There is an independent and impartial judiciary in civil matters, which permits individuals to seek civil remedies for human rights violations. However, the civil justice system retains antiquated and inefficient procedures. The average civil trial lasted approximately five years, and civil suits could continue for decades. There are administrative and judicial remedies available for alleged wrongs.

f. Arbitrary Interference with Privacy, Family, Home, or Correspondence

The constitution prohibits such actions, and the government generally respected these prohibitions in practice.

Section 2. Respect for Civil Liberties, Including:Share    

a. Freedom of Speech and Press

Status of Freedom of Speech and Press

The constitution provides for freedom of speech and press, and the government generally respected these rights in practice. An independent press, an effective judiciary, and a functioning democratic political system combined to ensure freedom of speech and of the press.

Military courts may charge and try civilians for defamation of military personnel and for sedition, but their rulings can be appealed to the Supreme Court.

Internet Freedom

There were no government restrictions on access to the Internet or credible reports that the government monitored e-mail or Internet chat rooms. Individuals and groups could engage in the expression of views via the Internet, including by e‑mail.

In June the government revealed that it was monitoring online social networks as a way to measure public opinion. In April the government hired the firm BrandMetric to conduct the monitoring and analyze the data. Representatives from the government and BrandMetric stated they were not monitoring individuals, but rather looking for themes related to government interests. On August 11, the government shut down the monitoring program under intense public opposition.

Academic Freedom and Cultural Events

There were no government restrictions on academic freedom or cultural events.

b. Freedom of Peaceful Assembly and Association

Freedom of Assembly

Student protests regarding education reform took place throughout the year. The government routinely granted permits for student marches and demonstrations, occasionally refusing permission for certain routes, citing a concern for public safety.

The police used tear gas and water cannons, and forcibly detained some protesters to maintain order and respond to acts of vandalism that occurred during many of the protests.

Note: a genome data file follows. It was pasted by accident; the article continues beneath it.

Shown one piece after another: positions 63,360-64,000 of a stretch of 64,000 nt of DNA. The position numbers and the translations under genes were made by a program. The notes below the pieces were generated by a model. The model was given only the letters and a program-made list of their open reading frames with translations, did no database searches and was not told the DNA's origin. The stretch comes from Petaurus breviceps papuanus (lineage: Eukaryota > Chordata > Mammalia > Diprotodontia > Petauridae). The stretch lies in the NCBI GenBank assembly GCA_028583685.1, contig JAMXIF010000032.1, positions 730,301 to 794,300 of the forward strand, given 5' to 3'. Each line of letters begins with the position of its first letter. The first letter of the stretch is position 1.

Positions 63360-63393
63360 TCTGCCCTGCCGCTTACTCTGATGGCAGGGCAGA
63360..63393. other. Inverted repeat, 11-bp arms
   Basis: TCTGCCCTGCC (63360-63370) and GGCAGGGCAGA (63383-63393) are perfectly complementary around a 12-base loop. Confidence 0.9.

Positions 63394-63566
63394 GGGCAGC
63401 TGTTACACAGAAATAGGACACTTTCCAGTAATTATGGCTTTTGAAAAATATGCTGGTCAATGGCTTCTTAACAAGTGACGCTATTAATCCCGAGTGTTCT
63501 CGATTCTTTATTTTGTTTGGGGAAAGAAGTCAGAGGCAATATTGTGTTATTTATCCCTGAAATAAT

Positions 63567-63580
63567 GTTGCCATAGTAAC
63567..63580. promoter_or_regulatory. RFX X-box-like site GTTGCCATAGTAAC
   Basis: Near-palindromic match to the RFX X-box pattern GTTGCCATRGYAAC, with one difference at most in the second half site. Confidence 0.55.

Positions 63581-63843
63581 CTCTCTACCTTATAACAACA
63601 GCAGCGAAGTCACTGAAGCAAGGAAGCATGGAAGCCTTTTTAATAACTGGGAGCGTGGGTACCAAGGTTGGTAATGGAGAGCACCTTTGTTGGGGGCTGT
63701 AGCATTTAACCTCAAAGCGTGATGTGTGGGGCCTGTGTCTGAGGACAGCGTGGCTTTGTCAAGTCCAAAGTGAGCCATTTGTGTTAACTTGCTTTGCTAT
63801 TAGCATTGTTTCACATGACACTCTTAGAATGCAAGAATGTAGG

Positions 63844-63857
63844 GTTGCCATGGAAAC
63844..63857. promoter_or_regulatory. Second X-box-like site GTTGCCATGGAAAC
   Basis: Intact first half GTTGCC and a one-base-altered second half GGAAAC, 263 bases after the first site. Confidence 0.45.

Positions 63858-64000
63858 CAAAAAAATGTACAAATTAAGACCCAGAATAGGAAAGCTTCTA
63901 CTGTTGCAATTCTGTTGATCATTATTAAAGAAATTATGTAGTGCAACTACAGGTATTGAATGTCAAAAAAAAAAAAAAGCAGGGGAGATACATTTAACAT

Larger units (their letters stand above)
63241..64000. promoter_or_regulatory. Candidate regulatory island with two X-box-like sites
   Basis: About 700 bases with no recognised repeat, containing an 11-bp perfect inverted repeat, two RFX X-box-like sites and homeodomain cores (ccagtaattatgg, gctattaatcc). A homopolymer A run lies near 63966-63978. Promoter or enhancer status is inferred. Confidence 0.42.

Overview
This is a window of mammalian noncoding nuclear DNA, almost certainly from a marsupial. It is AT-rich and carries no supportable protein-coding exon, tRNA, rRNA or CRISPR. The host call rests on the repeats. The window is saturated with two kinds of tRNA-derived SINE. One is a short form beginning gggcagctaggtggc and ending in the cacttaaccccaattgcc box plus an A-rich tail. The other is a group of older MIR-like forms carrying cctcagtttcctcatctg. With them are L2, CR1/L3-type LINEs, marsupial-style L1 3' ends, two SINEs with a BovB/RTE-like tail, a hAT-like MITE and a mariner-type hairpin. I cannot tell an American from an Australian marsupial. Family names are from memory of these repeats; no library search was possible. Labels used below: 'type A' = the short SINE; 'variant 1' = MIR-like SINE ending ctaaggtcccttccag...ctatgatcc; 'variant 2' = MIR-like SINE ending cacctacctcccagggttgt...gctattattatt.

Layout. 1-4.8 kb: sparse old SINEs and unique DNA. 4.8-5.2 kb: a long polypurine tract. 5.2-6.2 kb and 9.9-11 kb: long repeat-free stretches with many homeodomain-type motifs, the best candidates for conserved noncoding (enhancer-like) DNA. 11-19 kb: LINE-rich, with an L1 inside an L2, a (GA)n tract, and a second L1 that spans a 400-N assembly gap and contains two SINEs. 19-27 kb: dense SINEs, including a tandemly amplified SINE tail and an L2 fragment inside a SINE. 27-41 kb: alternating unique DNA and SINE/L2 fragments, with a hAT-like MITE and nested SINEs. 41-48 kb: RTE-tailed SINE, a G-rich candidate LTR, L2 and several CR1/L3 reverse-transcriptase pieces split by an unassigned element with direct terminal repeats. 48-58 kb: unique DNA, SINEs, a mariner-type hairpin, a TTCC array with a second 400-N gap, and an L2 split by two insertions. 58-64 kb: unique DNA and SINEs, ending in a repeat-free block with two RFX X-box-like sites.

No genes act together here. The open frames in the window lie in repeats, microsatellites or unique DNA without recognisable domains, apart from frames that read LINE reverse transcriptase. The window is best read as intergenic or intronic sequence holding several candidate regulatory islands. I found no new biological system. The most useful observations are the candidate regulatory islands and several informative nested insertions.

On November 4, the Inter-American Commission on Human Rights (IACHR) issued a statement on the government’s handling of the student protests, expressing concern over the acts of police violence. The IACHR called on the government to take the necessary steps to ensure complete respect for the rights of freedom of expression, assembly, and protest, and to impose only those restrictions that are strictly necessary and proportionate and take into account the state’s special obligation to guarantee the rights of high-school and university students.

Freedom of Association

The constitution provides for freedom of association, and the government generally respected it in practice.

c. Freedom of Religion

See the Department of State’s International Religious Freedom Report at

d. Freedom of Movement, Internally Displaced Persons, Protection of Refugees, and Stateless Persons

The constitution provides for freedom of movement within the country, foreign travel, emigration, and repatriation, and the government generally respected these rights in practice.

The government cooperated with the Office of the UN High Commissioner for Refugees and other humanitarian organizations in providing protection and assistance to internally displaced persons, refugees, returning refugees, asylum seekers, stateless persons, and other persons of concern.

Protection of Refugees

Access to Asylum: The country’s laws provide for the granting of asylum or refugee status, and the government has established a system for providing protection to refugees.

Section 3. Respect for Political Rights: The Right of Citizens to Change Their GovernmentShare    

The law provides citizens the right to change their government peacefully, and citizens exercised this right in practice through periodic, free, and fair elections based on universal suffrage.

Elections and Political Participation

Recent Elections: In January 2010 voters chose Sebastian Pinera Echenique of the center-right Coalition for Change as president in free and fair run-off elections. In December 2009 voters also elected 18 of the 38 senators and all members of the Chamber of Deputies in elections generally considered free and fair.

Participation of Women and Minorities: There were 17 women in the 120-seat Chamber of Deputies and five women in the 38-seat Senate. There were four women in the 22-member cabinet. Indigenous people have the legal right to participate freely in the political process, but relatively few were active apart from those elected at the municipal level.

Section 4. Official Corruption and Government TransparencyShare    

The law provides criminal penalties for official corruption, and the government generally implemented these laws effectively. There were isolated reports of government corruption during the year.

On December 9, Judge Antonella Sciaraffia of Iquique was suspended temporarily on charges of illicit association, falsification of numerous public instruments, and fraud. The charges came amid additional allegations of fraud in contract awards for schools in Arica and Iquique for which Sciaraffia was responsible. The case was pending at year’s end.

On December 12, former congressional deputy Maximiano Errazuriz was found guilty of fraud and sentenced to three years and a day in prison for his role in falsely renting an office and receiving an income of approximately 30,000,000 pesos ($62,000) between 2004 and 2009. Errazuriz was ordered to pay a fine equal to 10 percent of the funds and prohibited from holding elected office again.